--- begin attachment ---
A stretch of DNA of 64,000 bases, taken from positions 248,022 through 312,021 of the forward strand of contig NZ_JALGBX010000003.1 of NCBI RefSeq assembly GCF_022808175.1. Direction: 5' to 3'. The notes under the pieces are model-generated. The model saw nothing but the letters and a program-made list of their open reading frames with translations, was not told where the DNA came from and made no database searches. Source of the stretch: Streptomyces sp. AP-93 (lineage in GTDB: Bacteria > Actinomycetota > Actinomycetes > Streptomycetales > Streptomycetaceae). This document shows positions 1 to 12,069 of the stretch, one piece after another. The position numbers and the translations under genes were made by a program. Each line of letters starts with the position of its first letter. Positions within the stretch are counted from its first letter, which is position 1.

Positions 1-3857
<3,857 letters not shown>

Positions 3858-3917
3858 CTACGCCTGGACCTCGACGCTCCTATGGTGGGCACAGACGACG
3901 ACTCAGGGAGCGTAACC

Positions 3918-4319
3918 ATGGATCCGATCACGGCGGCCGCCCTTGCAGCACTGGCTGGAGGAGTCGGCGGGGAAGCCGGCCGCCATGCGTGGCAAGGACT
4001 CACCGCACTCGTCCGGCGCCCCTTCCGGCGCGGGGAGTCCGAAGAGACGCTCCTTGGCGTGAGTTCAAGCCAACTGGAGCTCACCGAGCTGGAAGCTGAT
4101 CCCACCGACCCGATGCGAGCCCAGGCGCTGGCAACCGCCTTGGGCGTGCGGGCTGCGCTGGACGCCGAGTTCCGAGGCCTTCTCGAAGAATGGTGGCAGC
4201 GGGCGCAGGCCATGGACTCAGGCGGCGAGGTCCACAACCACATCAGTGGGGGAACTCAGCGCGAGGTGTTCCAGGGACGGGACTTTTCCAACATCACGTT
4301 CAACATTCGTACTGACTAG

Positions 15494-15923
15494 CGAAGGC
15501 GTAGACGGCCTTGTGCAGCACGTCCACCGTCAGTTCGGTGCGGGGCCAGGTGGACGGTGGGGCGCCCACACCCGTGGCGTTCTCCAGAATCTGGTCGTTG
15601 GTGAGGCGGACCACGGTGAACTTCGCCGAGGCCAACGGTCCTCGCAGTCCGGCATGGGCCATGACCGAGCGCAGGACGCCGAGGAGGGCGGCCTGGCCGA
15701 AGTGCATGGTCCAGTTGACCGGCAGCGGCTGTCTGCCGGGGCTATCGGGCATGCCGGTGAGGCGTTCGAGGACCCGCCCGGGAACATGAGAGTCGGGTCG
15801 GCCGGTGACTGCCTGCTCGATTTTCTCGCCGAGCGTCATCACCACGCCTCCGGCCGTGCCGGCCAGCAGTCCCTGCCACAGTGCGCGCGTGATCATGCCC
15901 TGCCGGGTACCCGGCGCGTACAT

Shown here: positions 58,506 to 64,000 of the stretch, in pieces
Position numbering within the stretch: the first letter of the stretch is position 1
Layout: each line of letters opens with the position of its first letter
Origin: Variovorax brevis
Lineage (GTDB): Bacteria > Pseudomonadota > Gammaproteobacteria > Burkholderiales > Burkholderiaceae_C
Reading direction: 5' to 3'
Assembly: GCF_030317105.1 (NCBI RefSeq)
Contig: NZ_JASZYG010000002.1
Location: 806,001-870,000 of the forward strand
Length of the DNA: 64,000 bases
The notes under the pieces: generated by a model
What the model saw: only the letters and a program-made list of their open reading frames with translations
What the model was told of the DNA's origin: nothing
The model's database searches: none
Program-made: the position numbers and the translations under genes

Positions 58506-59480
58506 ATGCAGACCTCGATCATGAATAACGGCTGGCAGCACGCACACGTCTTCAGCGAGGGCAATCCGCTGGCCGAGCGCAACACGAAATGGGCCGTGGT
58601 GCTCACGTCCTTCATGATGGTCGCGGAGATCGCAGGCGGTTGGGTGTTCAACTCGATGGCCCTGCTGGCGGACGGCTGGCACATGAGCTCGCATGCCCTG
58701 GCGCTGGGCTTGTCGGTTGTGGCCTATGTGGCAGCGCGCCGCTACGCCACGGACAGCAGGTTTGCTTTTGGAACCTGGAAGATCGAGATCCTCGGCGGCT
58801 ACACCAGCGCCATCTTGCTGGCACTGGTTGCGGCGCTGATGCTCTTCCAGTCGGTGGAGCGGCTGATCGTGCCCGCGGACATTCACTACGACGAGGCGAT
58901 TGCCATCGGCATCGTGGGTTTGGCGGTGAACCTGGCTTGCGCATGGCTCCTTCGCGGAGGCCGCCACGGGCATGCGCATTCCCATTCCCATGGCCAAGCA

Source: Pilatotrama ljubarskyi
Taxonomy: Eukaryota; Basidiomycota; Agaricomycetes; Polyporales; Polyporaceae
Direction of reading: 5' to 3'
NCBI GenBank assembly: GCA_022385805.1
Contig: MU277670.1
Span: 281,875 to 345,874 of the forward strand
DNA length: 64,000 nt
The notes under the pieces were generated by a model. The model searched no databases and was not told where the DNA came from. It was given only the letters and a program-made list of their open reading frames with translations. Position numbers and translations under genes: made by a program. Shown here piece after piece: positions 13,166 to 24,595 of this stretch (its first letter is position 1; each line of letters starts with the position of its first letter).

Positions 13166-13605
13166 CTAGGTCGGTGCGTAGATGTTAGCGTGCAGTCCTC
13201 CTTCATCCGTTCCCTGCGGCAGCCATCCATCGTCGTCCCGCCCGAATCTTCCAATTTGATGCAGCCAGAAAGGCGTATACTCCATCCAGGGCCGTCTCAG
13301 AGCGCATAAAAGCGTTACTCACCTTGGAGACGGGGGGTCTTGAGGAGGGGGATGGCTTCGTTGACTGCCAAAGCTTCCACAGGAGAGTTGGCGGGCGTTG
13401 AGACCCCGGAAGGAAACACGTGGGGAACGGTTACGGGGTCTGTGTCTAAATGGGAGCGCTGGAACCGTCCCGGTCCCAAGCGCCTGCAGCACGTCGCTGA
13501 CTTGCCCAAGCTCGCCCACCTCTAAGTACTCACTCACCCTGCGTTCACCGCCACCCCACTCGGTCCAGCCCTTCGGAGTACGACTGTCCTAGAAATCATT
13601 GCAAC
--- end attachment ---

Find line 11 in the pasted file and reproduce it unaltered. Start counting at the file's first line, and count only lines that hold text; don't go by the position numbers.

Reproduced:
4201 GGGCGCAGGCCATGGACTCAGGCGGCGAGGTCCACAACCACATCAGTGGGGGAACTCAGCGCGAGGTGTTCCAGGGACGGGACTTTTCCAACATCACGTT